London (CNN) -- Europe's political and economic attempts to stem the eurozone debt crisis may finally be getting results, Finland's European minister Alexander Stubb has told CNN.
Stubb told CNN a combination of political action and monetary intervention in the eurozone over the last month had put Europe on the road to economic recovery. "If we play our cards right, I think we will have turned the corner of this crisis," he said.
Earlier this month, European Central Bank President Mario Draghi announced a program to buy bonds of fiscally-frail countries such as Spain and Italy. A week later, the German constitutional court green-lighted the European Stability Mechanism -- the region's 500 billion euro ($651 billion) permanent bailout fund -- to come into force in October this year.
A victory for pro-European parties in the Dutch elections this month was also a sign that electorates in Northern European countries have not lost faith in the 17-nation currency bloc.
Stubb told CNN Europe was stuck in a "vicious cycle" between politicians, the media and the markets, which was hindering the speed of economic recovery. He said the issue was: "Politicians talking loose stuff, media interpreting that loose stuff and then markets reacting to what the media reports."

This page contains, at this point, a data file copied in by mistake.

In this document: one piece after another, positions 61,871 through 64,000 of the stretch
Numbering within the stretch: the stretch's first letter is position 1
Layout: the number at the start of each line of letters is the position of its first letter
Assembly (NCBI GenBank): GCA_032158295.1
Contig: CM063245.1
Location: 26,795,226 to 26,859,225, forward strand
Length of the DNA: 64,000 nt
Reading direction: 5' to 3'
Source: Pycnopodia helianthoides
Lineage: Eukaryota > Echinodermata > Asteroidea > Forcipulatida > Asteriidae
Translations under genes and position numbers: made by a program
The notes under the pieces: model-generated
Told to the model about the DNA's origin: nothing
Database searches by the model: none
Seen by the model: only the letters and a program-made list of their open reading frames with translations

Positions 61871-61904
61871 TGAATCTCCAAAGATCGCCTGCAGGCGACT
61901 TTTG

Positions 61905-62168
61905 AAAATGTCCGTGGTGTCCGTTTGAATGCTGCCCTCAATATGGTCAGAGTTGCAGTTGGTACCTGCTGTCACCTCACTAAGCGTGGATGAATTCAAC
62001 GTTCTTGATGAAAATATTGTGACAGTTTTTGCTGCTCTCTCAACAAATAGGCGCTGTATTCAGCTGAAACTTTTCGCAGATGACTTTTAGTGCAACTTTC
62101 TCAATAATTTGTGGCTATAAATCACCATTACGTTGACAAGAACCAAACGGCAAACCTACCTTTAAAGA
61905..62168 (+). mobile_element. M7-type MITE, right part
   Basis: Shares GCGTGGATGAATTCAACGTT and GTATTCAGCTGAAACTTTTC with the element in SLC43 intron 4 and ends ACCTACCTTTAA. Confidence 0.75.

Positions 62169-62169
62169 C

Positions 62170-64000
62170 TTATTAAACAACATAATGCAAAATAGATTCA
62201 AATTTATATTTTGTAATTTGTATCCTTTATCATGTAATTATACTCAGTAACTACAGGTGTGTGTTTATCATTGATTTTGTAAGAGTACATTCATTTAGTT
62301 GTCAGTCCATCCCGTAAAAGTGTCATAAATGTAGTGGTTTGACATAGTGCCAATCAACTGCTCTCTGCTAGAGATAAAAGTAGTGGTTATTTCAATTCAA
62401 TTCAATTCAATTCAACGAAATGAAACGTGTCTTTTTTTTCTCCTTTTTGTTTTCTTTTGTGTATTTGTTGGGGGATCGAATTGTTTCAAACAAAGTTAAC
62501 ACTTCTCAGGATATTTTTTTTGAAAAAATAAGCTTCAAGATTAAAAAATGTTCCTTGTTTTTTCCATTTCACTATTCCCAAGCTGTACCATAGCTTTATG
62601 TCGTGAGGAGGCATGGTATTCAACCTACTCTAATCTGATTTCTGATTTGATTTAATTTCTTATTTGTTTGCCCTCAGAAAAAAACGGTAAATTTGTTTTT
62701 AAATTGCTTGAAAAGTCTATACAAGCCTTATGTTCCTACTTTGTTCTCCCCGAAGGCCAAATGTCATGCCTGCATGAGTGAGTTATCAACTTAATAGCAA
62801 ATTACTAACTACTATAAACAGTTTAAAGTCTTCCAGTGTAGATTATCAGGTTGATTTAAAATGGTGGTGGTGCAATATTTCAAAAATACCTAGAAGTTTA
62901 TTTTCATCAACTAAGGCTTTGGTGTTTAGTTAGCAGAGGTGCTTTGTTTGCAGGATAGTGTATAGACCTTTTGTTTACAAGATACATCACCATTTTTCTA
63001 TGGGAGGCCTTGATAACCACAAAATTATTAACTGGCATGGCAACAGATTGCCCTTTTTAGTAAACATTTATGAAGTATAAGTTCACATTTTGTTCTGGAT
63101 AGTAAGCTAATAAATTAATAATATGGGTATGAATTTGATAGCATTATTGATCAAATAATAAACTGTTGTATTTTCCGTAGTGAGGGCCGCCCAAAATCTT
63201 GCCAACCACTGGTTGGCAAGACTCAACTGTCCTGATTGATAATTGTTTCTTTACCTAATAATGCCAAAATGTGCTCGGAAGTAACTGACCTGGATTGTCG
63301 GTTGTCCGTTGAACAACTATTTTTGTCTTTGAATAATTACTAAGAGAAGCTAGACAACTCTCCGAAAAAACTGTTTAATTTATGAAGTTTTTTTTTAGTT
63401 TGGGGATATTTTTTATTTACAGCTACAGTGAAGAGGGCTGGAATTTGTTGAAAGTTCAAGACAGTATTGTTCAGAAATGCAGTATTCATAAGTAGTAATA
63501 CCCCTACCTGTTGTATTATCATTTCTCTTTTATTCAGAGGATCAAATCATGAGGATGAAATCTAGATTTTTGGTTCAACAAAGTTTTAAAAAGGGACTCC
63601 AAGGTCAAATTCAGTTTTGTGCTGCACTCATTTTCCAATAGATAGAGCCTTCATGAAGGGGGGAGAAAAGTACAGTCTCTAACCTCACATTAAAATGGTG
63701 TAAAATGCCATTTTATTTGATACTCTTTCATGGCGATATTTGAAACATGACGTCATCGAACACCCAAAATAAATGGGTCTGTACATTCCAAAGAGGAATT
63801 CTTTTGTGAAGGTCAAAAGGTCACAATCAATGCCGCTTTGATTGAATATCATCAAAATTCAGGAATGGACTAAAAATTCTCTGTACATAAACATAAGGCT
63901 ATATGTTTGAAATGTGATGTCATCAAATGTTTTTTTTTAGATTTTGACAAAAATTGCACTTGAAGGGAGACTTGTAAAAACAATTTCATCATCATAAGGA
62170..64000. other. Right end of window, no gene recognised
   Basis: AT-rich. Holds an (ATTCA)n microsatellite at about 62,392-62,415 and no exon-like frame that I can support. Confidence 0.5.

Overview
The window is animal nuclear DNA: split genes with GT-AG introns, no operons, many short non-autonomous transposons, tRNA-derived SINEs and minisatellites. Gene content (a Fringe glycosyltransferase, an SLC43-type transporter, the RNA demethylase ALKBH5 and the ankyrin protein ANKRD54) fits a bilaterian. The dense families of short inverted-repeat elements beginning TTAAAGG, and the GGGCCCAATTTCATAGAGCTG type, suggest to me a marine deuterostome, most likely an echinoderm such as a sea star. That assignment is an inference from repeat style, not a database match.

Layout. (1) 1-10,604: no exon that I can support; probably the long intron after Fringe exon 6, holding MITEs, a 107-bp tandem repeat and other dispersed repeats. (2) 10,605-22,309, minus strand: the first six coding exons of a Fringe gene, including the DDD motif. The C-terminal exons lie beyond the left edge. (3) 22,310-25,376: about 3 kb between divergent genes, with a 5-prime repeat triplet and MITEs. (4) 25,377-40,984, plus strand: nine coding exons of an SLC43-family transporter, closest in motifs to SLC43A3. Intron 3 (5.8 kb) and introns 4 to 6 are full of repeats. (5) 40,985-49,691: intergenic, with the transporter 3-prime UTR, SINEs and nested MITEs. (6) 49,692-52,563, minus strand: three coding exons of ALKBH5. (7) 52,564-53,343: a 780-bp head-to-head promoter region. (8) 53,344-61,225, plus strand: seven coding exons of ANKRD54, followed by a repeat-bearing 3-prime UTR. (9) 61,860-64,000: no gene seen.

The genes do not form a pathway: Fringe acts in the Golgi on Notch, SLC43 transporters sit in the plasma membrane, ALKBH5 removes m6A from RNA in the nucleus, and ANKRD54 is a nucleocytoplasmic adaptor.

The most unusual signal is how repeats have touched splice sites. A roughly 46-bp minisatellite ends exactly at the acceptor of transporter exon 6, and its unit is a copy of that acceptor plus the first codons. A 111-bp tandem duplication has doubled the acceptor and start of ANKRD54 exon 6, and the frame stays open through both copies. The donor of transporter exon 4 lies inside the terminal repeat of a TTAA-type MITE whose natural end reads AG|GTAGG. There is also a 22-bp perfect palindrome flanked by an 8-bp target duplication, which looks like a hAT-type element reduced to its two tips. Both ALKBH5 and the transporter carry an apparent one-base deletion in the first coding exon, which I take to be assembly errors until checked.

Stubb said debt-ridden countries like Spain and Italy were taking the necessary steps to reform but reiterated the ECB's message of conditionality in exchange for aid. He added: "I have a lot of respect for the Spanish government because they have taken a lot of tough decisions in the past few months."
The 44-year-old is in favor of a banking union -- a proposal from Brussels which would give the European Central Bank a supervisory role for more than 6,000 eurozone banks. But, he said, "we cannot be in a situation where those banks which have taken care of their funds, have a good balance sheet, would be paying for those banks which haven't done so well."
Stubb's comments follow his speech to The Institute of International and European Affairs in Dublin, Ireland, in which he was skeptical over calls for a more integrated Europe. Of such an idea, he said: "We do not have the time, nor can we introduce an element of further uncertainty."
Such a stance runs contrary to that of European Commission President Jose Manuel Barroso, who told CNN Europe needed to be more unified.